Generally speaking, I am a proponent of slavish adaptations. I allow more wiggle room for adaptations of corporate properties that’ve had decades to accumulate complexities like The F-Lash & Got Ham?, but creator-driven works ought to be presented faithfully. (Why does neither Dirk Gently TV series directly adapt Douglas Adams’s marvelous books? Why is the screenwriter who completely missed the point of I, Robot allowed to bastardize Caves of Steel next?) I thought television would be a better medium for Preacher than film because it wouldn’t need to abridge as much. So I was dismayed to hear that AMC’s Preacher (at least its first season) would be more of a prequel to the comics.
It is fortuitous, however, that I haven’t gotten around to reading the Vertigo (a DC Comics imprint, whose branding is absent from the TV series) Preacher comics by Garth Ennis & Steve Dillon yet. I certainly know of them thanks to things like Previews & Wizard Magazine. (Back in my day, we had to wait a whole month between spoilers!) So while diehard fans may take umbrage at the liberties taken with their favorite comic book, I’m enjoying the show as it rolls along. It’s not quite right to call it a prequel. Much like Bryan Fuller’s dearly departed Hannibal, this is more of a remix of various elements from the story. In that sense it’s a truer adaptation than something like iZombie, which took the Vertigo comic’s title & basic idea but none of the characters or supernatural cosmology. It hasn’t been lazily grafted onto a police procedural like Lucifer either. At least this adaptation does, however, feel like it’s in the same ballpark as the source material. So this overview will have more TV SPOILERS than comic book SPOILERS.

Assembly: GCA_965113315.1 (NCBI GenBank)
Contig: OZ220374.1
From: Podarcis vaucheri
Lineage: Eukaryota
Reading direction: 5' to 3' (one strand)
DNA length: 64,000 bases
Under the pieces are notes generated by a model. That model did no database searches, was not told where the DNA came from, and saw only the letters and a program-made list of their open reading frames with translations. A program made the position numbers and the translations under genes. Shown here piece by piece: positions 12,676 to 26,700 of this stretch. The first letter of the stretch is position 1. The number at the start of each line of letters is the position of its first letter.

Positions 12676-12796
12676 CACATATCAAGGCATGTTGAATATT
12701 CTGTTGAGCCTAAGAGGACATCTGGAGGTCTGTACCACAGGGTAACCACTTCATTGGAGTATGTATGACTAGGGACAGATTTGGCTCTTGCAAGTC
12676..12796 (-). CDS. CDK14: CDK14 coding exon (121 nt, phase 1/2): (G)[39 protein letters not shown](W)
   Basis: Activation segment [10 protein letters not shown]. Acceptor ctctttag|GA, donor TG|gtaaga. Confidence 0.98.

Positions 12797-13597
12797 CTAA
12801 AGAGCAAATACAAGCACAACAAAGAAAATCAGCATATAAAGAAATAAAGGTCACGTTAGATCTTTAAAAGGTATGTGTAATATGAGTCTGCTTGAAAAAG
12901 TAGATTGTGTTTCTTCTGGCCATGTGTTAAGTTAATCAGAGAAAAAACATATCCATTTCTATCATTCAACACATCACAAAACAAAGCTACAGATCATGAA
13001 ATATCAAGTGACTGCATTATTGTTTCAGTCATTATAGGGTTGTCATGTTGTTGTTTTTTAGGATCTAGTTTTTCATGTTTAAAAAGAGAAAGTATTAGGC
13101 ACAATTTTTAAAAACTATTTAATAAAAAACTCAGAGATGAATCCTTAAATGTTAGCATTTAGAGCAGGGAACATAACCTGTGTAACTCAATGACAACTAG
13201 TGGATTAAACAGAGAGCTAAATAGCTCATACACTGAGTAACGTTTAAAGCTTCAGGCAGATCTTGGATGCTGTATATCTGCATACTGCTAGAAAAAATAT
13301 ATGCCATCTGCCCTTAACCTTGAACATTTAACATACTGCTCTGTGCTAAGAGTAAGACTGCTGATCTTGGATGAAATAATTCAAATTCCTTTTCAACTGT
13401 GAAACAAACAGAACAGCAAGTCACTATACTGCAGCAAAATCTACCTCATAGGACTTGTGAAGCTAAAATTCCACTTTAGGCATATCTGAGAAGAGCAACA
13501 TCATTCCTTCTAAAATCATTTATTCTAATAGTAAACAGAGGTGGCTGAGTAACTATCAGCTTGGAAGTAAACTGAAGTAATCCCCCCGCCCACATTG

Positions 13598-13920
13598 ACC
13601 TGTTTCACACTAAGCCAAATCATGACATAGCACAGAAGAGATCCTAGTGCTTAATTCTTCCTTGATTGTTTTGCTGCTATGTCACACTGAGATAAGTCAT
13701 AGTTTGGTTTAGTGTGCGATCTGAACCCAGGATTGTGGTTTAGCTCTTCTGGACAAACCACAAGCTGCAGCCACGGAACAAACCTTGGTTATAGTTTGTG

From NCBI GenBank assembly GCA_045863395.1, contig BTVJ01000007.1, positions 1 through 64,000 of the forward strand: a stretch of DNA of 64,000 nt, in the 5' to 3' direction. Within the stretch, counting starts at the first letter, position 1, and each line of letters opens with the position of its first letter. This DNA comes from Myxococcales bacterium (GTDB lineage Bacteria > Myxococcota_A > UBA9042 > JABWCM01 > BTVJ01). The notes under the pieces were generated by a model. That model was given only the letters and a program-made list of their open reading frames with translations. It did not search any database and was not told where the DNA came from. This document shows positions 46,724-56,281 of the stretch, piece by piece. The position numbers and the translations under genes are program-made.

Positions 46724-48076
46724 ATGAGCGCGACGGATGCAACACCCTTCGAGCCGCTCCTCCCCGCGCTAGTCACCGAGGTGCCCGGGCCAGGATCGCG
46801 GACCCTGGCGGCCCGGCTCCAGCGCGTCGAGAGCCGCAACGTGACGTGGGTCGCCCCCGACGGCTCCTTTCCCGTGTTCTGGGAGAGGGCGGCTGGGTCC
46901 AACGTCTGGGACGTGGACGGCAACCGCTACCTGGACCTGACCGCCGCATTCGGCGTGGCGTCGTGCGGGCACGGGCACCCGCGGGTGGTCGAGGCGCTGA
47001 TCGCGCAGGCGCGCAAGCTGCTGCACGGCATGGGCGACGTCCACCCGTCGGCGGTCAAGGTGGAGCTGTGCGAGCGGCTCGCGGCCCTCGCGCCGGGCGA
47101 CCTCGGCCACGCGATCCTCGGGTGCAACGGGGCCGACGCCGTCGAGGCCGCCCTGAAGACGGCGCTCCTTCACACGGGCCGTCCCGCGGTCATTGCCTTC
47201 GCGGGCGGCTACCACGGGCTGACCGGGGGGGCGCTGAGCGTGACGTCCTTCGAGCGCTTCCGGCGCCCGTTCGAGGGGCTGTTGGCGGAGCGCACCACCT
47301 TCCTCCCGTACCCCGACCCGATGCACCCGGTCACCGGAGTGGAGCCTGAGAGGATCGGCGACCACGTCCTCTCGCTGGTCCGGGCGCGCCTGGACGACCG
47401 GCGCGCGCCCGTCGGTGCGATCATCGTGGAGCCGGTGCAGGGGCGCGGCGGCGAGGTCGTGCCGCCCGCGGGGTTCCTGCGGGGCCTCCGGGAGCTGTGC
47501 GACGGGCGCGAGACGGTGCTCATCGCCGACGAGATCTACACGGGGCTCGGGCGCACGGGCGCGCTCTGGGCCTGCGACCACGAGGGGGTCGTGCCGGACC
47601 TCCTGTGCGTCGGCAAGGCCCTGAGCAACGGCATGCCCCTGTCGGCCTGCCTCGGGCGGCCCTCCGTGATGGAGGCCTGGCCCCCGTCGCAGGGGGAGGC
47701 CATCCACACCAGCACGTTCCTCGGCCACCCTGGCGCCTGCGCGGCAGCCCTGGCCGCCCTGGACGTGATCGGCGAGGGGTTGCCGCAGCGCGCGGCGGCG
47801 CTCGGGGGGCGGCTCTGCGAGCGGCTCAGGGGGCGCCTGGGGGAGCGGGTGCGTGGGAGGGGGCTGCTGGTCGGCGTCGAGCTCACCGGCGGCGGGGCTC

For a show with Seth Rogen & Evan Goldberg at the helm, it’s classier than expected. Breaking Bad’s Sam Catlin may be partially responsible for this. Of course it’s not too classy that it loses its irreverent flavor. It’s full of striking vistas of southern desolation. The cast is the right ratio of pretty : looks like they’re drawn by Steve Dillon. Overall, it works better than I can imagine Sam Mendes’s aborted movie turning out.
One of the big complaints I’ve heard about the show is its lack of tonal consistency. For all I care, tonal consistency can take a long walk off a short pier! Why would I only want one tone? One of the best parts of Preacher is how nonchalantly it flips from one tone & genre to another. Sure, tonal consistency can have its uses in other art, but it’s got no business being forced upon this genre-bender. Unless it has maintained the consistent tone of “Garth Ennis comic” throughout. Cognitive dissonance for the win!